Plaintiffs takings claim based upon the governments refusal
to fulfill obligations under a contract for steel plates.
The court held that the Fifth Amendment does not apply to situations
in which the contractual rights have merely been frustrated.
The defendant in the present case argued that, although Plaintiffs
rights were certainly injured, the contract had not been rendered valueless.
While the regulatory action interfered with the contractual expectations,
the interference cost the Plaintiffs only a fraction of the overall
value of the contract. Finally, the defendant argued the federal government
had merely imposed a limit on Plaintiffs title for which they
could not be held liable. The defendant based this argument on language
in the contract that provided immunity for the government in certain
situations. The defense argued that the Plaintiffs rights were
contingent upon the availability of water to the Department of Water
Resources, and the subsequent unavailability of the water was out of
the governments control. The court then addressed each of the
defense arguments in detail.
First, the court rejected the defendants argument under Omnia
that no taking occurred. This argument stated that the actions of the
government merely frustrated the contract. However, the court rejected
this claim by distinguishing Omnia from the present case because Omnia
involved a situation where the Plaintiff was unable to claim ownership
of the property. In the present case, the Plaintiffs can clearly claim
an interest in the water via their contracts and because they have a
property interest, the court held, a taking clearly occurred.
Once the court determined a taking had occurred, they addressed the
issue of whether a regulatory or physical taking had occurred. One situation
in which a physical taking can occur is when the government strips the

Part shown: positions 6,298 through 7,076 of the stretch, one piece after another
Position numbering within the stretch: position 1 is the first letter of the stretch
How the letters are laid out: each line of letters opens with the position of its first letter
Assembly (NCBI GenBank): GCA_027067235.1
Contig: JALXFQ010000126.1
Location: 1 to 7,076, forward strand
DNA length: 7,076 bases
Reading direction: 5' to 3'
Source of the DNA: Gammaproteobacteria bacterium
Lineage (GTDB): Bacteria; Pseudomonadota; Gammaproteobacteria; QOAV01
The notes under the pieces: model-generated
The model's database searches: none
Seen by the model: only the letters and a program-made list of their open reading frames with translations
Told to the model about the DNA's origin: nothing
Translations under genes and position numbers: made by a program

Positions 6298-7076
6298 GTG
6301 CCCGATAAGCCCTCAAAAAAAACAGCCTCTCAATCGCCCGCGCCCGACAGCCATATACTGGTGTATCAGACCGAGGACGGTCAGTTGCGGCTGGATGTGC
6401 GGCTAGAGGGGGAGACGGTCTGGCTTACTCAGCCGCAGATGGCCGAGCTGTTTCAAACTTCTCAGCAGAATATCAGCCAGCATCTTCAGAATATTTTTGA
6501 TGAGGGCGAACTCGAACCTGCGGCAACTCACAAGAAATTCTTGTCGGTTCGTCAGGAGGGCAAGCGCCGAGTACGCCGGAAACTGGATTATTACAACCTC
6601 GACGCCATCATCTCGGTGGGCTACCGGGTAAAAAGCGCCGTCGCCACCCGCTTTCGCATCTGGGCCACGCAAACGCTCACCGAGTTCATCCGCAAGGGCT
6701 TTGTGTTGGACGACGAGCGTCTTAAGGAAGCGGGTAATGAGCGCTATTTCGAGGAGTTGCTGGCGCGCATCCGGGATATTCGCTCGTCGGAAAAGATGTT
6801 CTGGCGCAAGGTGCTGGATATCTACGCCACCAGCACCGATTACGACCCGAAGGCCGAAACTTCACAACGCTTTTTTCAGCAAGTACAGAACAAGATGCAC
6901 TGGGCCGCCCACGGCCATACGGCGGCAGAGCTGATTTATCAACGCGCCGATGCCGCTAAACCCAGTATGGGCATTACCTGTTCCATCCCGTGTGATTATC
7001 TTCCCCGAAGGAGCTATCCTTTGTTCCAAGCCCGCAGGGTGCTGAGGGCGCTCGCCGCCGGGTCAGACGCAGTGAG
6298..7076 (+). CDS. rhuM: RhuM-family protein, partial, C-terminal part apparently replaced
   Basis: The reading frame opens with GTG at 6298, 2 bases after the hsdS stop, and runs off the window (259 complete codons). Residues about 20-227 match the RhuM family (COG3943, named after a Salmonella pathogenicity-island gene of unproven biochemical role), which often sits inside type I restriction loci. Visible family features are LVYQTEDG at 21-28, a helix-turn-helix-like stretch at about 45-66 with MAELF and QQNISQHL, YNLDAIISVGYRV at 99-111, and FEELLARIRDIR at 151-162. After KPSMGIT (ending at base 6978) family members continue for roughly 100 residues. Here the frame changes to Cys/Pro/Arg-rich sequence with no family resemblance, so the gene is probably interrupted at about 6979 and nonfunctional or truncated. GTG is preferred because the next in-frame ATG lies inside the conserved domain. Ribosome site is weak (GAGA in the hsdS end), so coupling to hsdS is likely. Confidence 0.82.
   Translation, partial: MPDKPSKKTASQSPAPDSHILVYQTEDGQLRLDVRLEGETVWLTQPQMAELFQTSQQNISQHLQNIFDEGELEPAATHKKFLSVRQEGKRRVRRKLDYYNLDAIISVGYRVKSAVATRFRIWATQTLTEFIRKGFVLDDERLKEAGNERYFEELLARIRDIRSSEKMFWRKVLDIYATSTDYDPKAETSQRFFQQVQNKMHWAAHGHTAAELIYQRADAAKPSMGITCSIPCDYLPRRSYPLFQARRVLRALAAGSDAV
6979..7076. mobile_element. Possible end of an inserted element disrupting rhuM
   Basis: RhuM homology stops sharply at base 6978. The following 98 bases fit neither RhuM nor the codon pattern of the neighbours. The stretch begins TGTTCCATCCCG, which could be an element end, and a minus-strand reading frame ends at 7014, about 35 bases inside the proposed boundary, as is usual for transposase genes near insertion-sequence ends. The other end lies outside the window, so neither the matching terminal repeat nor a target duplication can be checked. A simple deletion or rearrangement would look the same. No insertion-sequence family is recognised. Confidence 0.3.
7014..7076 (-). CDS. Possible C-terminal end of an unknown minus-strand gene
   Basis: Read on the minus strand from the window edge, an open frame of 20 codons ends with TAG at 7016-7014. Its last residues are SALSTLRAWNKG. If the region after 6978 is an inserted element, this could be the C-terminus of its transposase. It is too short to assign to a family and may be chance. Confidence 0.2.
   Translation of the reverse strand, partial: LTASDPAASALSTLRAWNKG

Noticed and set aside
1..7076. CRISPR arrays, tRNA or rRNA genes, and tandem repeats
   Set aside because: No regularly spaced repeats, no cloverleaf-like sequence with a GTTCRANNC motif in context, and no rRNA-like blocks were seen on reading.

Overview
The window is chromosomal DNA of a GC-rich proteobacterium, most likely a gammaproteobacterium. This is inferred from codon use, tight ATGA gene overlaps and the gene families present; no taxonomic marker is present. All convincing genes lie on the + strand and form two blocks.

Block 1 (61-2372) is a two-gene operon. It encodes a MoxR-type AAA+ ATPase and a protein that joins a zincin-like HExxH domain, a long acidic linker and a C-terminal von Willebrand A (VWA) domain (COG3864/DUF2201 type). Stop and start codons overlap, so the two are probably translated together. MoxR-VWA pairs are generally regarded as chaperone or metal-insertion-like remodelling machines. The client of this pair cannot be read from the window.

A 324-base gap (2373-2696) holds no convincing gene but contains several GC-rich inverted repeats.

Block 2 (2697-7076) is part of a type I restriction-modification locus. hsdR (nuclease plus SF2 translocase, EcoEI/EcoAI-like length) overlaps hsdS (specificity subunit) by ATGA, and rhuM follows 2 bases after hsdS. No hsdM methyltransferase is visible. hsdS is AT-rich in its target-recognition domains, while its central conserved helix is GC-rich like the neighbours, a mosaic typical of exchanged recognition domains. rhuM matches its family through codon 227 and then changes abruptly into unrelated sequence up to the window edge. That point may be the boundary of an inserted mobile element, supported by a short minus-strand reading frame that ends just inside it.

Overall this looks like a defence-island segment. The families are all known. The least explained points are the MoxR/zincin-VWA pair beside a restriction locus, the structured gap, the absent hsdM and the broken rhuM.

owner of possession of the property, thus rendering the property valueless.
The court determined that, by taking away the Plaintiffs rights
to use the water, a physical taking had occurred. By taking away the
Plaintiffs right to use the water, the government had in fact
rendered the right to the water valueless, therefore meeting the elements
of a physical taking.
Finally, the court addressed the issue of whether the Plaintiffs in
fact owned the property in question. The defendants raised several arguments,
including contractual limitation on Plaintiffs ownership, unreasonable
use of the water, and public nuisance. However, the court promptly discarded
each of these arguments holding: 1) no contractual limitations exist;
2) Plaintiffs use of the water is reasonable; and 3) Plaintiffs
use of the water does not constitute a public nuisance. In sum, the
court held that Plaintiffs had rights to the use of the water that was
provided for by contract.
The court plainly rejected all arguments made by the NMFS and agreed
with the Plaintiffs by concluding that a physical taking had occurred,
and that Plaintiffs were entitled to compensation for the loss of their
rights to water use. However, it must be noted that this case does not
stand for the proposition that the United States government, specifically
the NMFS, cannot take appropriate measures to protect endangered species.
The court clearly states that the government has the absolute right
to protect species under the Endangered Species Act. This case stands
for the principle that, when the government takes steps to protect an
endangered species, it cannot take away contractual rights in property
1. U.S. CONST. amend. V.
2. Armstrong v. United States, 364 U.S. 40, 49 (1960).
3. 16 U.S.C. § 1536 (a) (2) (1994).
4. Omnia Commercial Co. v. United States, 261 U.S. 502 (1923).